6.2. The Chancellor of Justice is of the opinion that the unconstitutional restrictions upon establishing political parties, established in the Political Parties Act, also violate the right to stand as a candidate and the right to vote on local level, protected by § 156 of the Constitution. The right to stand as a candidate is disproportionally restricted due to the fact that a candidate has no actual possibility on the local level to be elected, if he or she does not belong to a national political party and does not stand as a candidate in the list of such political party. The right to vote is disproportionally restricted, because the participation of only political parties in local elections may not guarantee an actual choice for the voters between different lists.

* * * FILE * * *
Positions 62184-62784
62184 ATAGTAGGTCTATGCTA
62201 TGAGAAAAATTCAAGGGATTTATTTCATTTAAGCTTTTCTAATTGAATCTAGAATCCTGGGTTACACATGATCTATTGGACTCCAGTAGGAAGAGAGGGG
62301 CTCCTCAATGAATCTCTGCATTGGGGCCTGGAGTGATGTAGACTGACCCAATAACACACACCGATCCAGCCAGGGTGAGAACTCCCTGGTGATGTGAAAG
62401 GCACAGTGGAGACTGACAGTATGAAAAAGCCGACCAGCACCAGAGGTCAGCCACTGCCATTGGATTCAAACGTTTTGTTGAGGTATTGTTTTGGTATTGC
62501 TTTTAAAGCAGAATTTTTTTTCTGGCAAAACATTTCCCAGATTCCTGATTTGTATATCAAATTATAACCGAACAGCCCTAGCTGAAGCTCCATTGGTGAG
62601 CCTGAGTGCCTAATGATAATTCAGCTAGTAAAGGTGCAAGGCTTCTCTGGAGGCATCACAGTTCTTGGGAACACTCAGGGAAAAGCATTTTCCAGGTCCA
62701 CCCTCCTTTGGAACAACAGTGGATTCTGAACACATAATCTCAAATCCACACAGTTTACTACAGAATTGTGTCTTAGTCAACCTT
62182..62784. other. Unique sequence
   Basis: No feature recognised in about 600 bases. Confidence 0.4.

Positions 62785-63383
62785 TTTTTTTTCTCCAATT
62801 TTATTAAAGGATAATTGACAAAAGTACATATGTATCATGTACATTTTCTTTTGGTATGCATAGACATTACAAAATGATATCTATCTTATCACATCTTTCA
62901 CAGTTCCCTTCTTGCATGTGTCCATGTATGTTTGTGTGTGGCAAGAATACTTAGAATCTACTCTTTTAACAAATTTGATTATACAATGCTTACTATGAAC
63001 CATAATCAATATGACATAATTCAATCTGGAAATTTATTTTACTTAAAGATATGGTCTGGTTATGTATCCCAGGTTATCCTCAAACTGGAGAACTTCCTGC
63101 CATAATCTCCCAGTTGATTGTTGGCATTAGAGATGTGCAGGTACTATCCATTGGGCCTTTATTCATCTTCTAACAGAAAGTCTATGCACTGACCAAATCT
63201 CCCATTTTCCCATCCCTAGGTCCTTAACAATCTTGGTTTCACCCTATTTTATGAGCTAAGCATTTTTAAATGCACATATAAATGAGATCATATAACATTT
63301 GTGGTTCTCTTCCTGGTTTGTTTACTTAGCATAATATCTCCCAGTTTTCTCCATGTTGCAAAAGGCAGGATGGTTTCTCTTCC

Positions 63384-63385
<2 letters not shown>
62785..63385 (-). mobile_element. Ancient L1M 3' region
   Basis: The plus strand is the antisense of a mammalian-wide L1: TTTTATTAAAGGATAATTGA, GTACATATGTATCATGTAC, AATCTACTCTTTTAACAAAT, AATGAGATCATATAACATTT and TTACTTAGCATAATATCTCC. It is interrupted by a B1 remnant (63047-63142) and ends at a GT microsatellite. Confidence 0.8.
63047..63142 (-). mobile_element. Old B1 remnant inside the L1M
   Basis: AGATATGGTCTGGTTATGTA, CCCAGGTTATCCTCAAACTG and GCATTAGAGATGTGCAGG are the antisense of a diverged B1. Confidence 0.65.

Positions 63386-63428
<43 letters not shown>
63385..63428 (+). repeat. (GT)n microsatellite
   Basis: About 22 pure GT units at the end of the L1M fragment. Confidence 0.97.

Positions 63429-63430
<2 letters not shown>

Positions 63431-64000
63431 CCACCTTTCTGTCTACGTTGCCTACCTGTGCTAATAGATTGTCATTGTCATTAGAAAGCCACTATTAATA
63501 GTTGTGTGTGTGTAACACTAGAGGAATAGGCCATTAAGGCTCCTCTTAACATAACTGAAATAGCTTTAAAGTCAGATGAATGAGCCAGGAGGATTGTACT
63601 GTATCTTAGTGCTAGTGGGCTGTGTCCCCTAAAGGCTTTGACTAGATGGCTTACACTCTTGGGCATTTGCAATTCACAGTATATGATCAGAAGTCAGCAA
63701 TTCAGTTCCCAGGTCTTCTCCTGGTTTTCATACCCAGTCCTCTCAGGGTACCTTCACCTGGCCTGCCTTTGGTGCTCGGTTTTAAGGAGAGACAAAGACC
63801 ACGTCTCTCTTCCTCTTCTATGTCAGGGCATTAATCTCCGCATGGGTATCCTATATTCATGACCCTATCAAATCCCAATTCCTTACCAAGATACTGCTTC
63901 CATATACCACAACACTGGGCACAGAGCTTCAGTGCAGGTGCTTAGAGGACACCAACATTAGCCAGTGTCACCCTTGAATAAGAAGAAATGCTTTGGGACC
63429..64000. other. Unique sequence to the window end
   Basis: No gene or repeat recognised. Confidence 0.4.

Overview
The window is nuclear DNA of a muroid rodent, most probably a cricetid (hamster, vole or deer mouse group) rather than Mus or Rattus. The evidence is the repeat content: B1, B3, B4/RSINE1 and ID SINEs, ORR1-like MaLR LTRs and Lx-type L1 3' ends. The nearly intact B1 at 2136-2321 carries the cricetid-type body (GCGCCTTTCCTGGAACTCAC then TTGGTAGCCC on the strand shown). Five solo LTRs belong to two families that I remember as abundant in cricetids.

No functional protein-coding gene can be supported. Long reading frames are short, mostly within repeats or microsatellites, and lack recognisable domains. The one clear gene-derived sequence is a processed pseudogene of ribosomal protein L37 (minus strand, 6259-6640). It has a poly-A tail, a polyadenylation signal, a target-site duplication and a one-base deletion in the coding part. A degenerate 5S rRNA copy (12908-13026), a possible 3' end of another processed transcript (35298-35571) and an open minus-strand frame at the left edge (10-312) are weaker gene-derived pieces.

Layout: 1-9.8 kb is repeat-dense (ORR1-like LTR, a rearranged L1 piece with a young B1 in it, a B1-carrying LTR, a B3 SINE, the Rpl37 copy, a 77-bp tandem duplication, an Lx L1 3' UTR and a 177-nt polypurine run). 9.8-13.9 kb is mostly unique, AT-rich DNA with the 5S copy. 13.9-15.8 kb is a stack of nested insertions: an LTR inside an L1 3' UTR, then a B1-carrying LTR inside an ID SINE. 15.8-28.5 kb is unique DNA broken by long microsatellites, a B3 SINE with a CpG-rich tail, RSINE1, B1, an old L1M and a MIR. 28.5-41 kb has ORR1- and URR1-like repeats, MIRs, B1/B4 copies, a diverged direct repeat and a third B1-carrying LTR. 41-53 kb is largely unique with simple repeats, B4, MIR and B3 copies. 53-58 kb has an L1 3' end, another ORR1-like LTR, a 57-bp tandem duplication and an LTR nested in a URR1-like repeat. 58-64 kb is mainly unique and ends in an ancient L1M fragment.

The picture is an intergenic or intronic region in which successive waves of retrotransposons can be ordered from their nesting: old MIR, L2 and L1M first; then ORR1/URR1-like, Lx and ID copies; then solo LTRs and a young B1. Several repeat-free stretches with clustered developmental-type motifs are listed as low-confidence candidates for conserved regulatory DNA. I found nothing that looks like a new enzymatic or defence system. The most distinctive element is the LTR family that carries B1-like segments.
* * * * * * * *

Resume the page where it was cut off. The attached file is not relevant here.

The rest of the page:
6.3. The Chancellor of Justice is of the opinion that § 5(1) of the PPA is in conflict with Article 19 of the Treaty establishing the European Community, pursuant to which every citizen of the Union shall have the right to vote and to stand as a candidate at municipal elections in the Member State in which he resides, under the same conditions as nationals of that State. Proceeding from this the Republic of Estonia has an obligation to guarantee the citizens of European Union equal possibilities with Estonian citizens for exercising the right to vote and to stand as a candidate on municipal level. The prohibition to belong to political parties does not ensure equal possibilities, neither does the possibility to stand as an independent candidate. To ensure the principle of equal treatment it is possible, for example, to allow the EU citizens to participate in municipal elections in the list of election coalitions, or to allow the EU citizens to belong to political parties with the aim of participating in local elections. The Chancellor of Justice points out: “[…] Pursuant to § 2 of the Constitution of the Republic of Estonia Amendment Act, as of Estonia’s accession to the European Union, the Constitution of the Republic of Estonia applies taking account of the rights and obligations arising from the Accession Treaty. To guarantee the fulfilment of Estonia’s obligations I consider it possible to interpret the second sentence of § 48(1) of the Constitution to the effect that the citizens of the European Union are allowed to belong to political parties with the aim of participating in local elections. This interpretation requires the amendment of the first sentence of § 5(1) of the PPA.”